Transitions to adulthood for disabled young people: literature review

A literature review, commissioned by the Scottish Government, of existing Scottish, UK and International evidence on the experiences faced by disabled young people during their transition to adulthood. The review also explores best practice in supporting disabled young people during this time.

Glossary & Clarifications

In this section we briefly define certain key terms that recur throughout the review. However, it should be noted that these and other terms are used across the evidence base in different ways and with competing definitions. Therefore, our definitions are intended to be general and broad, and they may not conform to how individual authors cited use the same terms. We have, for the most part, designed our own broad and flexible definitions rather than employed fixed or given ones. They should therefore be interpreted as a helpful steer, rather than a rigid definition.

Transitions – The term 'transition' to adulthood is defined by the Association for Real Change (ARC) Scotland as referring to "the period when young people [aged 14-25] develop from children to young adults. This is not a single event, such as leaving school, but a growing-up process that unfolds over several years and involves significant emotional, physical, intellectual and physiological changes. During this period young people progressively assume greater autonomy in many different areas of their lives and are required to adjust to different experiences, expectations, processes, places and routines. Transitions also impact on the family or on those who care for the child or young person."[22]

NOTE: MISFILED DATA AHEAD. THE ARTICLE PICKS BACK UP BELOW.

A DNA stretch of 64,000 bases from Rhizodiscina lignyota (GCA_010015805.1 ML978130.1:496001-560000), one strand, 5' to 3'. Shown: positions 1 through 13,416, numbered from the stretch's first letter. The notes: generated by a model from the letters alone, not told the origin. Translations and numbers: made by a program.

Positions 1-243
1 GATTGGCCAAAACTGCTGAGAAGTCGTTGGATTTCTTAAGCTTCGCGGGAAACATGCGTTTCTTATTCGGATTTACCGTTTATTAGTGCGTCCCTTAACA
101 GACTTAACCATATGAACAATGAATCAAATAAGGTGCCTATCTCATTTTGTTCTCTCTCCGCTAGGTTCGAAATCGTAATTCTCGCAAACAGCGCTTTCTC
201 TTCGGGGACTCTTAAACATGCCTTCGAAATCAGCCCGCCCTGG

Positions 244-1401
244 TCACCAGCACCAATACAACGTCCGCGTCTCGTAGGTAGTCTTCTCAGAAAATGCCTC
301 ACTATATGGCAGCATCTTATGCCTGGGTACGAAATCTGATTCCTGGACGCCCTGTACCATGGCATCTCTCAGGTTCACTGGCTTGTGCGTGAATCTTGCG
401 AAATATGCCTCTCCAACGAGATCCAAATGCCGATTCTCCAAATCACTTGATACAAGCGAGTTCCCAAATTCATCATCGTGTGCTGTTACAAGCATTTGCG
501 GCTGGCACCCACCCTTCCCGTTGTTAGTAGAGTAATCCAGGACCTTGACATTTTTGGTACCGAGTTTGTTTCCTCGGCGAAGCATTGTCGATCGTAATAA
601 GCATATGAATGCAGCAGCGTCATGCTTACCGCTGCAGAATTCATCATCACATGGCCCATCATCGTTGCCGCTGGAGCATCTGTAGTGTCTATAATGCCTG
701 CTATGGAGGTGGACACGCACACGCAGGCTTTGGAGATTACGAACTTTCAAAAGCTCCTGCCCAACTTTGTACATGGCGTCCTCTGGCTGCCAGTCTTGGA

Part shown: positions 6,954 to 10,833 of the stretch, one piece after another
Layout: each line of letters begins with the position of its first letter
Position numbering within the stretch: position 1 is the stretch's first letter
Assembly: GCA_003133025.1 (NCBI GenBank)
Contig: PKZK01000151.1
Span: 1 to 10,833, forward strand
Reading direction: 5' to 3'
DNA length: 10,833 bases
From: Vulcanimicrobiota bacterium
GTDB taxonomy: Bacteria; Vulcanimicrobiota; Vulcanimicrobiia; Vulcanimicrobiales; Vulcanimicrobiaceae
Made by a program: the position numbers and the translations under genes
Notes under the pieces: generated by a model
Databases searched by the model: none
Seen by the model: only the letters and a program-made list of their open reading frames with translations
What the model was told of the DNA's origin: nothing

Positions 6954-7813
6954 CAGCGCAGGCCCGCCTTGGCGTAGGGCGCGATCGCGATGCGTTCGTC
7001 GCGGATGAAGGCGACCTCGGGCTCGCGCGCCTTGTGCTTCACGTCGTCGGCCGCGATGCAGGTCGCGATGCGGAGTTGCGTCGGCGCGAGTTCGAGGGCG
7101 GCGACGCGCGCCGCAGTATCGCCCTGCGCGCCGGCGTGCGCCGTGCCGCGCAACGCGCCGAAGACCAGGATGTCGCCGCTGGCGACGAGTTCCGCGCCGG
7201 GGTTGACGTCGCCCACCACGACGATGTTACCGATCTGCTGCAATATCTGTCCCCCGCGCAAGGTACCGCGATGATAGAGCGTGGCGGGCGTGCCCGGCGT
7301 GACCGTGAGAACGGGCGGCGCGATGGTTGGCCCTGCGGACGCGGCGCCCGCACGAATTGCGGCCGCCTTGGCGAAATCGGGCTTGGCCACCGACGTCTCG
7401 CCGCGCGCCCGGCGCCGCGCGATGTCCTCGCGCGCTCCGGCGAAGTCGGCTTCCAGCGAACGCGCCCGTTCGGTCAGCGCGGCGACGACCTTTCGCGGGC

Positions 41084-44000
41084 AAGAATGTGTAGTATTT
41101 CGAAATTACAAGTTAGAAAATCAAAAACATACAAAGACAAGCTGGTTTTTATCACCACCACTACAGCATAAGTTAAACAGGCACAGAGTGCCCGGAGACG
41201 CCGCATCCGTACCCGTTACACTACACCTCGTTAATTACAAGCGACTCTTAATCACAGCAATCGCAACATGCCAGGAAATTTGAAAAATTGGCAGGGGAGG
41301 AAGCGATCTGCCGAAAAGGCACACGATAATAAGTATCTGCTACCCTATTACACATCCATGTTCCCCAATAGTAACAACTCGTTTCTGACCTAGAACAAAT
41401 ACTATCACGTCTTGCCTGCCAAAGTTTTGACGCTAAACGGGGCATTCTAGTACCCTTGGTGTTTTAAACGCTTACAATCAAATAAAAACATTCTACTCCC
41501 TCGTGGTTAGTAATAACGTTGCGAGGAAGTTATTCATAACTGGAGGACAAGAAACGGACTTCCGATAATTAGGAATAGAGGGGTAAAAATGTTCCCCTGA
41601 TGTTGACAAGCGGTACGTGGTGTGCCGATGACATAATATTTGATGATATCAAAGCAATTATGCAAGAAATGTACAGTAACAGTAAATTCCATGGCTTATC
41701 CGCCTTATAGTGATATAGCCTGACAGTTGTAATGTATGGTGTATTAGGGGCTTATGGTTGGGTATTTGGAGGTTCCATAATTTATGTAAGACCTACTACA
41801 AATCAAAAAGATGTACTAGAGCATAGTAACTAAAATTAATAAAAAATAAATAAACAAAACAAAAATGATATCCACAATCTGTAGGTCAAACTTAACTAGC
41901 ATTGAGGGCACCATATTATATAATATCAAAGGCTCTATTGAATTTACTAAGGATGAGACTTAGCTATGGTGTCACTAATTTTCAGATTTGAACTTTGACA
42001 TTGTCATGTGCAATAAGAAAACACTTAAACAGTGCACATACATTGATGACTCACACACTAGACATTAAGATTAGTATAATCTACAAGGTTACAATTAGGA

Disabled young people – we refer to disabled young people throughout this report, with a focus on people between adolescence and early adulthood. ARC Scotland defines this as between the ages of 14-25, which we adhere to as much as possible, though other sources may set different parameters or not specify these. We note that different authors and sources will have competing definitions of disability, and exercise varying levels of discretion and/or selectivity in their language-use and inclusion in their research. We have broadly considered studies that refer to people with disabilities of various kinds (including developmental, physical, learning and sensory) as well as certain studies on young people with 'additional support needs' where it has been judged that these are suitable. 'Additional support needs' are defined by Education Scotland and the Scottish Government as "requir[ing] support that is additional to, or different from, that received by children or young people of the same age to ensure they benefit from education, whether early learning, school or preparation for life after school […] Additional support needs can be both long- and short-term, or can simply refer to the help a child or young person needs in getting through a difficult period. Additional support needs can be due to disability or health, learning environment, family circumstances [and/or] social and emotional factors."[23]

Institutional transitions – Within this review, these refer to transitions from child to adult services within specific clinical, healthcare and social care settings.

Life-course transitions – For the purposes of this review, life-course transitions refer to the changes that occur as a result of a young person attaining a new life-stage. This might be a result of reaching a specific age (e.g. leaving school) or due to the young person choosing to change their circumstances (e.g. choosing to pursue independent living).

Independent living – This refers to the process by which a young disabled person takes on greater responsibilities and self-sufficiency, including in managing their own clinical care (i.e. self-management), and/or living alone. Independent living does not refer to compete self-sufficiency (or living alone), but rather the extent to which "independent living is possible through the combination of various environmental and individual factors that allow disabled people to have control over their own lives".[24]

Active Citizenship - This term is occasionally referred to in the literature, but without any clear or consistent definition provided. We consider that the term is likely to refer to a young person's involvement in their local community – both geographical and communities of interest.



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